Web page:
Neurologic event
              Headache
              Syncope


1
2


0
0

Neutropenic fever

4

0

Sepsis

0

3

*Data from Farag et al.1

Secondary endpoints

  • Median follow-up: 700 days (range, 327–1,313).
  • Patient outcomes are shown in Table 3.
  • In total, nine patients experienced relapse at a median 243 days. There was no difference in the incidence of relapse between patients transplanted from related donors (four of 13 patients relapsed) and patients transplanted from unrelated donors (five of 23 patients relapsed)
  • Of the 34 patients who survived without relapse after Day 100, 15 developed chronic GvHD (mild, n= 5; moderate, n = 7; severe, n = 3).
  • Plasma DPP-4 inhibition levels were not significantly different between the patients who developed aGvHD by Day 100 and those who did not.

Table 3. Outcomes of patients who received sitagliptin plus sirolimus and tacrolimus as aGvHD prophylaxis prior to matched allogenic PBSC transplantation*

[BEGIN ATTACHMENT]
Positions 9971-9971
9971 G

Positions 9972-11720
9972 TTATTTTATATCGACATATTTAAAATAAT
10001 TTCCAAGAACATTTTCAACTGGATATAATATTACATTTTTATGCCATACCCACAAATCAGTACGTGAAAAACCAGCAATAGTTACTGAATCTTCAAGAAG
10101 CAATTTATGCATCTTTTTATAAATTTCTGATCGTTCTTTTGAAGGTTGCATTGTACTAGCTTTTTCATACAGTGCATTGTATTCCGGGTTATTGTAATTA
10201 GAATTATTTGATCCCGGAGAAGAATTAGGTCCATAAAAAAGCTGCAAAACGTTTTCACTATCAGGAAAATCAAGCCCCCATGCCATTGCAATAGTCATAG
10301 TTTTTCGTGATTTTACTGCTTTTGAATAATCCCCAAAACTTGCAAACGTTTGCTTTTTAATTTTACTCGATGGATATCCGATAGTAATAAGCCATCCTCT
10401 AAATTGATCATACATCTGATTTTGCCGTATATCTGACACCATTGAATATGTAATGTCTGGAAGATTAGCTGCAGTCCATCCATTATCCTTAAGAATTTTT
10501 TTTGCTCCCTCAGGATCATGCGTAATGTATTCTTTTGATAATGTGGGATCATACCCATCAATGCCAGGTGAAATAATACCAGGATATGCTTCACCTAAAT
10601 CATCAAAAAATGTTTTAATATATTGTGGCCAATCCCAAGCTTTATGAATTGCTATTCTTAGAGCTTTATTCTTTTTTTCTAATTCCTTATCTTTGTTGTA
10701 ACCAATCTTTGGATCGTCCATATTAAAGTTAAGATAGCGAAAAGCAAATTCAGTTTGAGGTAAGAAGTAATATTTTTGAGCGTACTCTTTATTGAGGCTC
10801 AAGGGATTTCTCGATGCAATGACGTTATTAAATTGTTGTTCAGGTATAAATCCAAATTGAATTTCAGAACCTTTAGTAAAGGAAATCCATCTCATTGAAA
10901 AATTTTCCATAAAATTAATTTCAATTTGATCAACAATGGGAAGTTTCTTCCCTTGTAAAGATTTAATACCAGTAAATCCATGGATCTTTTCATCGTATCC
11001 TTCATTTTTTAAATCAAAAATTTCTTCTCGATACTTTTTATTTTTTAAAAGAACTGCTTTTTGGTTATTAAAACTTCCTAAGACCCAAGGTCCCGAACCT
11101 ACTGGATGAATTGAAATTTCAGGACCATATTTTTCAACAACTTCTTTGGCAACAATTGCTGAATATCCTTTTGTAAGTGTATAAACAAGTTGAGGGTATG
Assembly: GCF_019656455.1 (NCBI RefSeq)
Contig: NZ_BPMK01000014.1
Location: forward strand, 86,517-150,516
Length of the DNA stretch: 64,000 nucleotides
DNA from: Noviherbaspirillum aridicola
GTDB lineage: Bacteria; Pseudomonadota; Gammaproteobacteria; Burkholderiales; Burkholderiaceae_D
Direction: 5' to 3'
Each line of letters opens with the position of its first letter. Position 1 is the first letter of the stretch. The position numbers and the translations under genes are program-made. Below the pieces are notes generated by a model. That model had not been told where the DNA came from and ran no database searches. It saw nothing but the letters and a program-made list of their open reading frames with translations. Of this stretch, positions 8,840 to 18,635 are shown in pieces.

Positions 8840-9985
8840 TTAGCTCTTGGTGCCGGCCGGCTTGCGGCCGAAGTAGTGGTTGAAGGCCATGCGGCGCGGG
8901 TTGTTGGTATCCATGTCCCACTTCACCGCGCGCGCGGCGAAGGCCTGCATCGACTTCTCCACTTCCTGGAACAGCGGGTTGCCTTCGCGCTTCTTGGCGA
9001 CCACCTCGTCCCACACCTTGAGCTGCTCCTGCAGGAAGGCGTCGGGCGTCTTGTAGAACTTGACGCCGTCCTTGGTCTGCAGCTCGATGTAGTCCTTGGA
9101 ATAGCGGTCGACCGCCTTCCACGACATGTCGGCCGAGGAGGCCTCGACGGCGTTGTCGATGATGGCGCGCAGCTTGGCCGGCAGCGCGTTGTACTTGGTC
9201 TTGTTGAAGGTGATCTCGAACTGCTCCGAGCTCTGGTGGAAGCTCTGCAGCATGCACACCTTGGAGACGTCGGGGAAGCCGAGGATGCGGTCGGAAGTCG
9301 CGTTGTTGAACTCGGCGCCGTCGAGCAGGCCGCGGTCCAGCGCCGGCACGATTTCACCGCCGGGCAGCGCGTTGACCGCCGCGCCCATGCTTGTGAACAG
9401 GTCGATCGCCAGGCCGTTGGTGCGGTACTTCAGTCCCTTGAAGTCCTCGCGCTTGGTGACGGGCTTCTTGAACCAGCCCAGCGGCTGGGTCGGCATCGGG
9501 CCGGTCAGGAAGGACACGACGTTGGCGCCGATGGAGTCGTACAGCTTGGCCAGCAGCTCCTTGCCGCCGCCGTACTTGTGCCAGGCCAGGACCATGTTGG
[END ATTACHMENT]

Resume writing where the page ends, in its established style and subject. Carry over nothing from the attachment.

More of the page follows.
1-year outcomes, %

All evaluable patients
(N = 36)

95% CI

Cumulative incidence
              Relapse
              Chronic GvHD


26
37


13–41
22–53

Non-relapse mortality

0

GvHD-free, relapse-free survival

46

29–62

Overall survival

94

79–98

aGvHD, acute GvHD; CI, confidence interval; GvHD, graft-versus-host disease; PBSC, peripheral blood stem cell.
*Adapted from Farag et al.1
In patients who received systemic glucocorticoids for the treatment of chronic GvHD.

Conclusion

Data from this phase II trial suggest that GvHD prophylaxis with sitagliptin plus sirolimus and tacrolimus is safe and can strongly reduce aGvHD in patients receiving matched allogeneic PBSC transplantation following myeloablative conditioning. Although data are limited, there is currently no evidence that the addition of sitagliptin has an impact on graft-versus-leukemia effect leading to higher relapse rates. Also, rates of cGvHD, overall survival, and GvHD-free, relapse-free survival compare favorably with other commonly used GvHD prophylaxis regimens, such post-transplant cyclophosphamide, in combination with tacrolimus and mycophenolate.

This study supports the further investigations comparing sitagliptin-based regimens with standard GvHD prophylaxis in randomized trials.

  1. Farag SS, Abu Zaid M, Schwartz JE, et al. Dipeptidyl Peptidase 4 Inhibition for Prophylaxis of Acute Graft-versus-Host Disease. N Engl J Med. 2021;384:11-19. DOI: 10.1056/NEJMoa2027372